We’ll want to sort them in descending order, so the most recent updates are at the top.  To do this, we’ll need to add a Sort module.  These are located in the Operators section.  To connect the two modules, simply click and drag from the circle at the bottom of your Fetch Feed source module and connect it to the top (input) of the Sort module.  You’ll see a friendly-looking “pipe” appear to connect the two.  Once they’re connected, you’ll get a number of different items to sort by.  You want to select the item.pubDate to sort by date, and then select Descending to put the newest first.

Step 3 — (Union and) Filter

I’ll be using a Union to combine a bunch of different feeds.  You may not need to, so you can skip this.  Unions are in the Operators menu as well and they’re pretty simple; they just provide a bunch of different connectors for sources and a single output connector.  I will join all my source feeds with a Union module and send that to a Filter module.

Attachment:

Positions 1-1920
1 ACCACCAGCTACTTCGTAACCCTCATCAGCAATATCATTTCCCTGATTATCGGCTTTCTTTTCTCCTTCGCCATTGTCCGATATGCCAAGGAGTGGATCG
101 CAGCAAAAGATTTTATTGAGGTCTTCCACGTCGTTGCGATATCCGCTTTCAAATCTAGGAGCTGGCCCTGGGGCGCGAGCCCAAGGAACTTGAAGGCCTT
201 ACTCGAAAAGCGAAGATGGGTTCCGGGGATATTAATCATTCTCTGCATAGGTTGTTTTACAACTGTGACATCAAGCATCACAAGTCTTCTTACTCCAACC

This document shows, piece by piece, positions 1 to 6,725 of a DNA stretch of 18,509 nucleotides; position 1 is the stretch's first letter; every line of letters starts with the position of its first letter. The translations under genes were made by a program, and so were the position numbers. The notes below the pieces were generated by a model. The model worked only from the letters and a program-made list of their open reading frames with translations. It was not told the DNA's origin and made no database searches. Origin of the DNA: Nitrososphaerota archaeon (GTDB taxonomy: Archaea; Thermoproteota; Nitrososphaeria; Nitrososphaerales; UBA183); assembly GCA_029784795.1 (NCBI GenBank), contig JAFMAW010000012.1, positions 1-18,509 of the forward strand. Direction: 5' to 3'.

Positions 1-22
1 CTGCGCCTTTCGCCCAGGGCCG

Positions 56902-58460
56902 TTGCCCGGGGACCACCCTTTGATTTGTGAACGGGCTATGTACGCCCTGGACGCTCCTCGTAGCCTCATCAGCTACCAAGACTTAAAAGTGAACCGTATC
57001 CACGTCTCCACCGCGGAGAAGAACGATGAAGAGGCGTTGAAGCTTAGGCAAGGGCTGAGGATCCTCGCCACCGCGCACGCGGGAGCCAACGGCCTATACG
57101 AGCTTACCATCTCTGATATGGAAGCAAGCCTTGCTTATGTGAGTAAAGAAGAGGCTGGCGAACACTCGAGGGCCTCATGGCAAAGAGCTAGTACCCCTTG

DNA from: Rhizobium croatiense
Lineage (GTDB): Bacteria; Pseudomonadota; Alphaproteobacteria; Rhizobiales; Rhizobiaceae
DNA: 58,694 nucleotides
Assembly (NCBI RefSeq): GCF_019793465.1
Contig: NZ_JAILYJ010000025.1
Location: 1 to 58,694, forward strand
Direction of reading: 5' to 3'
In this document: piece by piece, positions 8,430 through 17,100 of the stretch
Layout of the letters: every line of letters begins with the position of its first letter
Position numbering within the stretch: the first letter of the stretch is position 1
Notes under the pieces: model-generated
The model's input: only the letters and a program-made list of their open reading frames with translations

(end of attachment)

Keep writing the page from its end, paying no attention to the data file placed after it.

Filter is in the Operators menu as well (right above Sort).  Our filter is going to be on the item.title.  We want to Block all all items that are “Your blog is working.”  It’s important to have the period if you are going to use this filter, otherwise it won’t be an exact match.  The reason why we’re doing an exact match is that you may get a result like this “Your blog is working (but needs attention)!”  We don’t want to filter those out because if our blog needs attention, we probably should be aware of that as well, so we’re only going to filter out the “everything is A-OK” results.